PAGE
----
Last, the board will “develop and implement a comprehensive talent development, attraction and retention strategy, by June 30 of this year, to maintain and grow a broad range of employees in Athabasca, and to develop and implement a reopening strategy for the Athabasca campus to resume most employees working onsite, and to allow public access to services like registries, student support and specialized services,” Kenney said. 

Nicolaides said he was incredibly excited for the future of Athabasca University. 

“The university is moving forward in becoming Canada's online university, which I think is a vision we should all embrace, and I think is a vision that is incredibly inspirational,” he said. “I do strongly support that vision in that direction but at the same time, I do firmly believe that Athabasca University can excel in that vision of becoming Canada's online university while building and maintaining jobs right here in the community.” 

In an e-mail to faculty and staff following the announcement, AU president Dr. Peter Scott said he’s looking forward to more discussions with the ministry and the community “on ways AU can continue to contribute to the Athabasca region while prioritizing future growth and service to learners across the province, the country, and the globe who depend on our open and online approach to pursue their post-secondary education.”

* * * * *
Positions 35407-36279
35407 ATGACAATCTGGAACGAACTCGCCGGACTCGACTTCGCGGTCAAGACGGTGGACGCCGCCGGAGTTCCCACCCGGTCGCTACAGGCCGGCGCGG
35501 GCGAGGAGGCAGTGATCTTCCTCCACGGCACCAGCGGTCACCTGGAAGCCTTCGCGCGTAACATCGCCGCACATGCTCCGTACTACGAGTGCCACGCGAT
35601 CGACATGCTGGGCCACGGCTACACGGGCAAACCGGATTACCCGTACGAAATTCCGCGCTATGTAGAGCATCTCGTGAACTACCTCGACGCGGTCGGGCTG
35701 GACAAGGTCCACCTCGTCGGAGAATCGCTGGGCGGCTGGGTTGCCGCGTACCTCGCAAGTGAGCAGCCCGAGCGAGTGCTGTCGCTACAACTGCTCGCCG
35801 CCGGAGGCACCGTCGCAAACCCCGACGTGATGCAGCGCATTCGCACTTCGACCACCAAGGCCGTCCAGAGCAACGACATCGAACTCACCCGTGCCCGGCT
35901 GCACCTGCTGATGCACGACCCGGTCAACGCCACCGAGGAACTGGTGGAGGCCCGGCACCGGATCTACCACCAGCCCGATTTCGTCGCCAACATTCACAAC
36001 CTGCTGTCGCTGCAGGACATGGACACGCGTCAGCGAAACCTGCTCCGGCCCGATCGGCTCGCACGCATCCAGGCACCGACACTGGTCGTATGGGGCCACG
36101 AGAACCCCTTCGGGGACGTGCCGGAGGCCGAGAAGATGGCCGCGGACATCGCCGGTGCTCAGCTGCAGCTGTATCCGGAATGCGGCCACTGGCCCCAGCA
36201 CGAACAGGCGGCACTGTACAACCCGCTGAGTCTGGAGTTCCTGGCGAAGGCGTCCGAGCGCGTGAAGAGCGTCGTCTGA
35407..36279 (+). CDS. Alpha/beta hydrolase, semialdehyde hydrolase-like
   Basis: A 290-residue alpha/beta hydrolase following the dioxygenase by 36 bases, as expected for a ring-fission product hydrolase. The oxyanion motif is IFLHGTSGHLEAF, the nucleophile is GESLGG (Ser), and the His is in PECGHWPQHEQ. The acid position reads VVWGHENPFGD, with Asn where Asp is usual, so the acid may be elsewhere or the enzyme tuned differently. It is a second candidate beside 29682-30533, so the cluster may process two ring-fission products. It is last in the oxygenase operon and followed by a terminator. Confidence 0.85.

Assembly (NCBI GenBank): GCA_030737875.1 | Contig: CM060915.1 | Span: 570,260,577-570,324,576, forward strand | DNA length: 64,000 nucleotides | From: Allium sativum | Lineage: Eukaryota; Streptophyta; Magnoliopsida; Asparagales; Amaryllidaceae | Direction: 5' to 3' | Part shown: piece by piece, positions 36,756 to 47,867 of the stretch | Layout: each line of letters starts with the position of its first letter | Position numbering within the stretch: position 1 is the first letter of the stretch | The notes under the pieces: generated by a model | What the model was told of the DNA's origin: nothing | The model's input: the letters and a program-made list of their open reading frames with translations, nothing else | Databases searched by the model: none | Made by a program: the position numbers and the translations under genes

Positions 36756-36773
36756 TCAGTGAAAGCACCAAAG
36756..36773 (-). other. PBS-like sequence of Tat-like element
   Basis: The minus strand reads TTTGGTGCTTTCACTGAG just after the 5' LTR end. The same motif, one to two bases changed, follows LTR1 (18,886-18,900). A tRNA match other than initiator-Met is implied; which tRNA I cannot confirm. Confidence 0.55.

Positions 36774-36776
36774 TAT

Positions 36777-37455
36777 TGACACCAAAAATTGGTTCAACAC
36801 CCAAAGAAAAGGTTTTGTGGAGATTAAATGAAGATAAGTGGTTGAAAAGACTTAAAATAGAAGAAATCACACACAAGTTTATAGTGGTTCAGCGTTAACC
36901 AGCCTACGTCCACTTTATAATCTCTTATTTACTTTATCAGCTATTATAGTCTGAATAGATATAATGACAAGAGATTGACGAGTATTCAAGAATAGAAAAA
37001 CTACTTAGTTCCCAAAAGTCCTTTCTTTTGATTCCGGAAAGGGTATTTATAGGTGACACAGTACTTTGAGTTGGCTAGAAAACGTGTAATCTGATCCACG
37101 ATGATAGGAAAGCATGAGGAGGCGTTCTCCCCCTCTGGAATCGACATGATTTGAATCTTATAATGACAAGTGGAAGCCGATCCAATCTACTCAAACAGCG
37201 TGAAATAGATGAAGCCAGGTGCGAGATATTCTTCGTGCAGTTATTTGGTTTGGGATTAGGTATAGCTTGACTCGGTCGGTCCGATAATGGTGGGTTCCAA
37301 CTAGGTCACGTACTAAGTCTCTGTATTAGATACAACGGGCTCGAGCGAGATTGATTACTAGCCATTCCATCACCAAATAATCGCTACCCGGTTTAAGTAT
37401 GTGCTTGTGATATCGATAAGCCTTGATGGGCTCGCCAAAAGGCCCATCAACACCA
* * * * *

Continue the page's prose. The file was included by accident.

“As AU’s primary physical location, the Town of Athabasca and the surrounding region are important considerations for us as we continue to work with our provincial and local governments on ways to support the community’s plans for growth and development. As you know, as part of AU’s near-virtual workforce design, we are ending office leases in Calgary and Edmonton — reaffirming that Athabasca is our home community,” Scott said in the note. 

“It's an important day for Athabasca and it's an important day for Athabasca University,” said van Dijken, who Nicolaides described as “a fierce advocate for the community.”